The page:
If preventing runs from scoring is the primary job of a pitcher – and why shouldn’t it be? – then no hurler ever had a better start to his career with the Tigers than Victor Santos.
Who, you say? Victor Santos of the 2001 Detroit Tigers, of course.
Santos was a rookie in 2001, and not expected to make the big league club. He was undrafted when the Tigers signed him out of high school in New Jersey t the age of 18 in 1995. A muscular right-hander, Santos had a strong arm, topping out in the low to mid-90s with his fastball. But he had control problems. He also had a knack for surrendering home runs. When he came to spring training in 2001 he was given a chance to make the big league club mostly because the Tigers had few options in their farm system. Santos impressed manager Phil Garner with his velocity and went north with the team. In the sixth game of the year, Garner trotted Santos in for mop-up in a lopsided loss to Minnesota. The rookie walked a couple and allowed three runs, but only because of an error. Two days later in another laugher loss to the Twins (the Tigers would lose 96 games that season), Santos spun an inning of run-free baseball. Garner used his rookie in long relief the three weeks, all in losses. And even though Victor struggled with his command at times, he kept the opposing team off the scoreboard. On May 4 in Anaheim he pitched 3 1/2 innings of scoreless relief against the Halos, even though he walked four.
But Santos was stingy at allowing base hits, and after seven relief appearances and a 0.00 ERA, Garner gave him a start against the Angels at Comerica Park. Beyond Jeff Weaver and knuckler Steve Sparks, the Tigers had a ramshackle rotation, and Santos was the best option. He dazzled against the Angels, retiring the first 12 batters, and carrying a no-hitter into the sixth inning. Adam Kennedy finally broke up the no-no, but Santos left after six without having allowed a run and just the one single. He had now gone five weeks and eight appearances in the majors without allowing an earned run. Unfortunately he had yet to earn a victory, however. His performance had earned him another start, though.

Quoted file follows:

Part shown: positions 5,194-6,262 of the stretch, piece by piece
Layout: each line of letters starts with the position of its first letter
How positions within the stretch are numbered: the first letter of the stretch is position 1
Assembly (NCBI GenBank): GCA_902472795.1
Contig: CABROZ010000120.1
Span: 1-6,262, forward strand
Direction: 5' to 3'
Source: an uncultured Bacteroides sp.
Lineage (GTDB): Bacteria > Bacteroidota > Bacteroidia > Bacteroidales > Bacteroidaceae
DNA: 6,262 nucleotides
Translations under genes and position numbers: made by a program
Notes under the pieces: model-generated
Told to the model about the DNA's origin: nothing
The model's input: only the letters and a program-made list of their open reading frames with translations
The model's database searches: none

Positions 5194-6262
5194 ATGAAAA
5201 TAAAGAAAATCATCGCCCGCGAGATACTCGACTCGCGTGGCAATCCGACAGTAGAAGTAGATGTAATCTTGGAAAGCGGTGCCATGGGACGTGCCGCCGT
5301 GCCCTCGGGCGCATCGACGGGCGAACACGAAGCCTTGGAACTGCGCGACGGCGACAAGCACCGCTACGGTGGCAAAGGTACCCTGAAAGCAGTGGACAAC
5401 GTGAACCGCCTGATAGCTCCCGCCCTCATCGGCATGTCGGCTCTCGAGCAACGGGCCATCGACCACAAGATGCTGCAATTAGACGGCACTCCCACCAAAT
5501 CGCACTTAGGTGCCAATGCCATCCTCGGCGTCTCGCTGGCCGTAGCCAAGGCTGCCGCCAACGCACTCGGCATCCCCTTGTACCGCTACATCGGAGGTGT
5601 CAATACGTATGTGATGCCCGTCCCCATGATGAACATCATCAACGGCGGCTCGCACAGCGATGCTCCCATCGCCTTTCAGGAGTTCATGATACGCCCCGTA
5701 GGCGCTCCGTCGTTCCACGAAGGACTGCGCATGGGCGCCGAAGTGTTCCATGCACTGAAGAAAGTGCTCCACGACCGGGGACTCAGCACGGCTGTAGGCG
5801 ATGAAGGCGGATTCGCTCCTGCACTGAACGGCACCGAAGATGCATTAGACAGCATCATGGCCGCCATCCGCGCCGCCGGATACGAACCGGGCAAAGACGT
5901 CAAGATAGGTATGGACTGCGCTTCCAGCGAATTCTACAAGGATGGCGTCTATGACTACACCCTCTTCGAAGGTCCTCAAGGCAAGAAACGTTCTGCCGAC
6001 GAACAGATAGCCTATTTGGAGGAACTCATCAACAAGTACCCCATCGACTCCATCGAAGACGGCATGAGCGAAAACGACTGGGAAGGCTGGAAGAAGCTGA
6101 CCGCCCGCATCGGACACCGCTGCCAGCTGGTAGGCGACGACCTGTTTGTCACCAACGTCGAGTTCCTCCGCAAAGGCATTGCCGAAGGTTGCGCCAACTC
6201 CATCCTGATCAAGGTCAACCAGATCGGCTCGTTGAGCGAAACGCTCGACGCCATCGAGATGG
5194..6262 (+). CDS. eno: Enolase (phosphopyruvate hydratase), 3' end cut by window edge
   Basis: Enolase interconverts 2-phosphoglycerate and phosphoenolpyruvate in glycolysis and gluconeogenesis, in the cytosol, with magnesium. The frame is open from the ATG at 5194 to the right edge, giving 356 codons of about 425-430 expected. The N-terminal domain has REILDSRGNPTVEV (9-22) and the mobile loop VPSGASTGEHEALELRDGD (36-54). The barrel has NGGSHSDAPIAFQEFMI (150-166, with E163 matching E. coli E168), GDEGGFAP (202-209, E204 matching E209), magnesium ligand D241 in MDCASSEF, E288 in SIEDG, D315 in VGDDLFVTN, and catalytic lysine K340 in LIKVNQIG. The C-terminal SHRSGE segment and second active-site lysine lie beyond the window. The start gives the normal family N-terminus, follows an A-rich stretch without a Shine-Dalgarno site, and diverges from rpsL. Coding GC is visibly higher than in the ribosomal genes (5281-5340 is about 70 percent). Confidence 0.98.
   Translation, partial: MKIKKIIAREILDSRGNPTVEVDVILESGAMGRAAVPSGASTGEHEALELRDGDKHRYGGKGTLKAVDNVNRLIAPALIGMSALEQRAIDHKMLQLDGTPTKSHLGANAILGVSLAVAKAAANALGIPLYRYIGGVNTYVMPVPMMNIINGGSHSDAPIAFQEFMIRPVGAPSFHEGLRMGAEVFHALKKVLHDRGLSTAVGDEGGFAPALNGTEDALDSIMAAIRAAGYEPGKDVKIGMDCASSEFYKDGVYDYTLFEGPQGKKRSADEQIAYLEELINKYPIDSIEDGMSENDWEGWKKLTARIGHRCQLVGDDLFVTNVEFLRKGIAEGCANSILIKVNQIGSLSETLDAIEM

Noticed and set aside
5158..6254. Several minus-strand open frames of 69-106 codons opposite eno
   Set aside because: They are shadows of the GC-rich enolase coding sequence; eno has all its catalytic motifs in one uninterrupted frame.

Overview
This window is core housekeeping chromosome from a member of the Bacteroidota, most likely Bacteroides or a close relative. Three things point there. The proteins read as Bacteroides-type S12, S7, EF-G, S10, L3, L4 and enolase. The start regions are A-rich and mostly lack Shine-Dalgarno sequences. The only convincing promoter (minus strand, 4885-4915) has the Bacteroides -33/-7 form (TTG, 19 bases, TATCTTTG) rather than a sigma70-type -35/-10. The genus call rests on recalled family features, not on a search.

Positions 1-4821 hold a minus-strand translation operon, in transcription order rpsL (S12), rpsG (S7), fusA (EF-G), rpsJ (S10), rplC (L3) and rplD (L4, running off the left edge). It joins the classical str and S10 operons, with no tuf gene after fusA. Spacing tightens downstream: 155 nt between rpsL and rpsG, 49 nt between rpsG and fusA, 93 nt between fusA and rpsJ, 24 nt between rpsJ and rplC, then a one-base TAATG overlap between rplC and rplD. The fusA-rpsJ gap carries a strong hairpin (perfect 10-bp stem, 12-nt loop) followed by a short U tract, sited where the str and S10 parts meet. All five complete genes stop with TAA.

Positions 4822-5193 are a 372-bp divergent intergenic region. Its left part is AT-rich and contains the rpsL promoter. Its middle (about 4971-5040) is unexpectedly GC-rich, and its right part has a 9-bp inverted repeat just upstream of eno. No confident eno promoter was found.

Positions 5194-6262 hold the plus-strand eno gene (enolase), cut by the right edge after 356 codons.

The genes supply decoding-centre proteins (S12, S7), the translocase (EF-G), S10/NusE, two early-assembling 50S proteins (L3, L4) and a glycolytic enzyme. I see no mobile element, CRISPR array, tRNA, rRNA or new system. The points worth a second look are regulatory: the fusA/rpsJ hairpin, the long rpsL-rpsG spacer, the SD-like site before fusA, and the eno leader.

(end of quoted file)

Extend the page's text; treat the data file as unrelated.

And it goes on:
In his next start, Santos had great stuff again. he didn’t allow his first hit until the fourth inning, struck out the side in the fifth, and spun a shutout into the sixth before allowing his first earned run in the major leagues when Gerald Williams smacked an RBI double. Still, Victor left the game having thrown six innings and allowing just two runs. Staked to a 12-run lead he won his first game in The Show. Most impressively, the rookie right-hander had set a franchise record for most shutout innings to start his career. Santos had gone 27 1/3 innings pitched without allowing an earned run, allowing just 12 hits, with 19 K’s and 17 walks, over nine games and two starts.
His next three starts were not as good, as he got rocked for seven runs by the Indians, four more by the Indians, and six in four innings by the Red Sox. Garner put Santos back in the bullpen, and then after a stint on the sidelines with arm soreness, Santos came back and made two more starts in July, pitching well. But his control issues caused Garner to relegate him to the pen the rest of the season. Santos ultimately was used in several roles as a reliever, but it was his only season as a Tiger. he was traded to the Colorado Rockies during spring training in 2002, one of six teams he toiled for over the next six seasons. he never again regained the form he had over those few starts and the relief stretch early in 2001, and remains a footnote in Tigers history. But for a few weeks he was as stingy as any rookie pitcher ever was for the Bengals.